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Let’s Talk Fermentation, Folks

Let’s just start by looking at some pictures, shall we?

fermenting strawberry-wk
fermenting artichokes
fermenting apple-chutney
fermenting lemons
fermenting spinach-dip
fermenting coconut-kefir

Aren’t those some of the prettiest foods in jars you’ve ever seen?

I haven’t made a single one, but I’m telling you: if I could go visit Wardeh and her family out in Oregon, I’d make the trip in a blink and try every single one (even though I’m terribly afraid of the taste of fermented foods other than yogurt!).

Other than looking pretty, fermented foods play a huge role in overall health and wellness and can really help improve one’s diet. Wardeh’s family eats a ferment at every meal (and there’s one included in each weekly meal plan that GNOWFGLINS eCourses also offers), and she is certain that a portion of their continuing and improved good health can be attributed to the wealth of probiotics the family consumes.

You know me – we couldn’t live without our recipe for making homemade yogurt – but I don’t ferment a whole lot beyond that. I bow to people who do, though! Aren’t you ready to learn the basic skills (and beyond)?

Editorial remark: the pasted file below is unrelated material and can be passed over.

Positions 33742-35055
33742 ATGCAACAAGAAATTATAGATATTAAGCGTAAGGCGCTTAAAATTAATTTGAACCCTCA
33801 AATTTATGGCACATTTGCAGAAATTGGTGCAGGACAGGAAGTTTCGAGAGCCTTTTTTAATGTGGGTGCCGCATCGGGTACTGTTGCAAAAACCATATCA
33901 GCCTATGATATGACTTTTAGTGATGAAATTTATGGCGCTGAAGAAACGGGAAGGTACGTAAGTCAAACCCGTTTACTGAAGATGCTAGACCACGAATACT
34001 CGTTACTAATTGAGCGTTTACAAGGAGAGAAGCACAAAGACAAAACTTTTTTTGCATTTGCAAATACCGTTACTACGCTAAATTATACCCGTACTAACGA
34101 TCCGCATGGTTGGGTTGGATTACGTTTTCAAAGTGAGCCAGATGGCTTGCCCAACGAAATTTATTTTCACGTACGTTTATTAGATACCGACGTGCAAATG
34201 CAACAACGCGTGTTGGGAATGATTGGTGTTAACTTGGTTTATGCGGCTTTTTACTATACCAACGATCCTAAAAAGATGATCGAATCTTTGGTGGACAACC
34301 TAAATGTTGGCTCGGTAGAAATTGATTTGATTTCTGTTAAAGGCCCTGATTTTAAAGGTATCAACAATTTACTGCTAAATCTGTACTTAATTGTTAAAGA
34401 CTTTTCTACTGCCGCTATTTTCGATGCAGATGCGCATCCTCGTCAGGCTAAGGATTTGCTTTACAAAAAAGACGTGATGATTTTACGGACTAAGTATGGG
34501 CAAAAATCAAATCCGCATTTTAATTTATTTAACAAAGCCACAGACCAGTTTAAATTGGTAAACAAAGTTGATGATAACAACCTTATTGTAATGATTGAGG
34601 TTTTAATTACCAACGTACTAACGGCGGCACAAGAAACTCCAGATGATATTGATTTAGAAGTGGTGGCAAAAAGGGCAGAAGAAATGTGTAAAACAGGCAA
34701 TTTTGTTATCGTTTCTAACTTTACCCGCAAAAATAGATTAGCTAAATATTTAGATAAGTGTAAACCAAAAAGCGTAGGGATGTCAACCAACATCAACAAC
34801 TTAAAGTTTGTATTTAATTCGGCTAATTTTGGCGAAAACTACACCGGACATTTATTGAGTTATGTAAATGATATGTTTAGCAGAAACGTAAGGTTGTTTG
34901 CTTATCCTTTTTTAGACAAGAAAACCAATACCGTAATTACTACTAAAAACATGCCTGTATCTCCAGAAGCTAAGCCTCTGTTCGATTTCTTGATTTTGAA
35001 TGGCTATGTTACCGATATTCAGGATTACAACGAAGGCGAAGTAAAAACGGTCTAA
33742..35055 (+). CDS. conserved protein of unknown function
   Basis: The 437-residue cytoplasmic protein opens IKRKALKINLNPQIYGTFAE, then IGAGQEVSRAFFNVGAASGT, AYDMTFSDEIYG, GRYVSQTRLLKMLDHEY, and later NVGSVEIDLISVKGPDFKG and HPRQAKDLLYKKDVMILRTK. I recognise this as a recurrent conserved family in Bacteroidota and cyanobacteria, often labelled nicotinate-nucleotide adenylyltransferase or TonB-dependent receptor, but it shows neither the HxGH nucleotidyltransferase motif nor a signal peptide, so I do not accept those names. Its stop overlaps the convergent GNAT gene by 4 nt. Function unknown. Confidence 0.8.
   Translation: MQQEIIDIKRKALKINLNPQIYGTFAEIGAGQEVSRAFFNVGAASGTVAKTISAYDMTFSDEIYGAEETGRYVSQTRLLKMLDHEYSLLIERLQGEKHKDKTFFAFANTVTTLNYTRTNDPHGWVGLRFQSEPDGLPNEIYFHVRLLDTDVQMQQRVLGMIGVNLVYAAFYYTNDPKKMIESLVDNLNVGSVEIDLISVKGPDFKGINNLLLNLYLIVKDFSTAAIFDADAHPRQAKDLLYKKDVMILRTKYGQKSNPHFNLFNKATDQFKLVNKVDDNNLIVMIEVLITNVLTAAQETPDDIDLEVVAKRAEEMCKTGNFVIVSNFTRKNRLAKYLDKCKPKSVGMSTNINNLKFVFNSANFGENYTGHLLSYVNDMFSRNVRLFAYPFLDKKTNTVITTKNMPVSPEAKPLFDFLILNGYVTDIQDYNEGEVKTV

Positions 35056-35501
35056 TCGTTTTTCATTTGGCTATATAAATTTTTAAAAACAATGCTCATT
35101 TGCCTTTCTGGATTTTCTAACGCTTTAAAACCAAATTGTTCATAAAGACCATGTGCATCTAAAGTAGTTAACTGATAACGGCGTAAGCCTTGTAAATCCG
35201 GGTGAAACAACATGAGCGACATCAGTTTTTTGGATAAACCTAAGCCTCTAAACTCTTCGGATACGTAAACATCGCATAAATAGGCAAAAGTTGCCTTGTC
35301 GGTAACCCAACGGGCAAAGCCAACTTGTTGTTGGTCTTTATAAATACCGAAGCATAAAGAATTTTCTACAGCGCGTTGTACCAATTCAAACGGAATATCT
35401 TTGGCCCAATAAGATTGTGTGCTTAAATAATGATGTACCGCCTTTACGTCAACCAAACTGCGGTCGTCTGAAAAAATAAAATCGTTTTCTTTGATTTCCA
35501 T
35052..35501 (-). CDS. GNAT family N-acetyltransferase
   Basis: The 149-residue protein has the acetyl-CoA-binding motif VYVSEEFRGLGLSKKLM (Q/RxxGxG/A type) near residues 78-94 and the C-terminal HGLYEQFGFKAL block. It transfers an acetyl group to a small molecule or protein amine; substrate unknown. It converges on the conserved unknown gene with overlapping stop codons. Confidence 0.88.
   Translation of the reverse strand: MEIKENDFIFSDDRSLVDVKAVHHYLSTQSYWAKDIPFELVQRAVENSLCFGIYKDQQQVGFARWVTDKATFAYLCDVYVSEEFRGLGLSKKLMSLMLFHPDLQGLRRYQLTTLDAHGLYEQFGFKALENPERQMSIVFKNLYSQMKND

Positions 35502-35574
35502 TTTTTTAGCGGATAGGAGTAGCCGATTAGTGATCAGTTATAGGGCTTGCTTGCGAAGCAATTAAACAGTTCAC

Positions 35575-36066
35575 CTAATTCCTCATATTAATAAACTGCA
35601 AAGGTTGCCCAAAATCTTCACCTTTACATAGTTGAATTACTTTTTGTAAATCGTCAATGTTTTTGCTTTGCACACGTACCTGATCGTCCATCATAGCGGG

The Lacto-Ferments class at GNOWFGLINS is accessible with any level of plan, starting at only $8/month! You get complete access to all courses, including fermentation, sourdough, cultured dairy and cheese, and the original Fundamentals eCourse. OR WIN IT THIS WEEK right HERE!

If you’re currently a member on any of our eCourse plans, you already have access to this class!

I’m going to turn over the keyboard to Wardeh now to tell you a bit about the course:

What Are Fermented Foods?

ferment 300x300coverWhen you ferment or culture foods, you make them better! Fermented foods are foods that have been cultured by beneficial organisms. In the right conditions, beneficial organisms feast on the food, producing beneficial acids, and transforming the food into something better. This culturing develops complex flavors and pleasing textures, while the food becomes more nutritious than it was before. And the acids preserve and protect the food from spoiling. It is really a miraculous process!

Not Just Sauerkruat

Fermenting foods covers a lot more than sauerkraut! Did you know you can ferment fruits, vegetables, beans, meats, dairy, and grains? You can even ferment condiments like mayonnaise that you use on a daily basis. Don’t be scared – these foods are so delicious!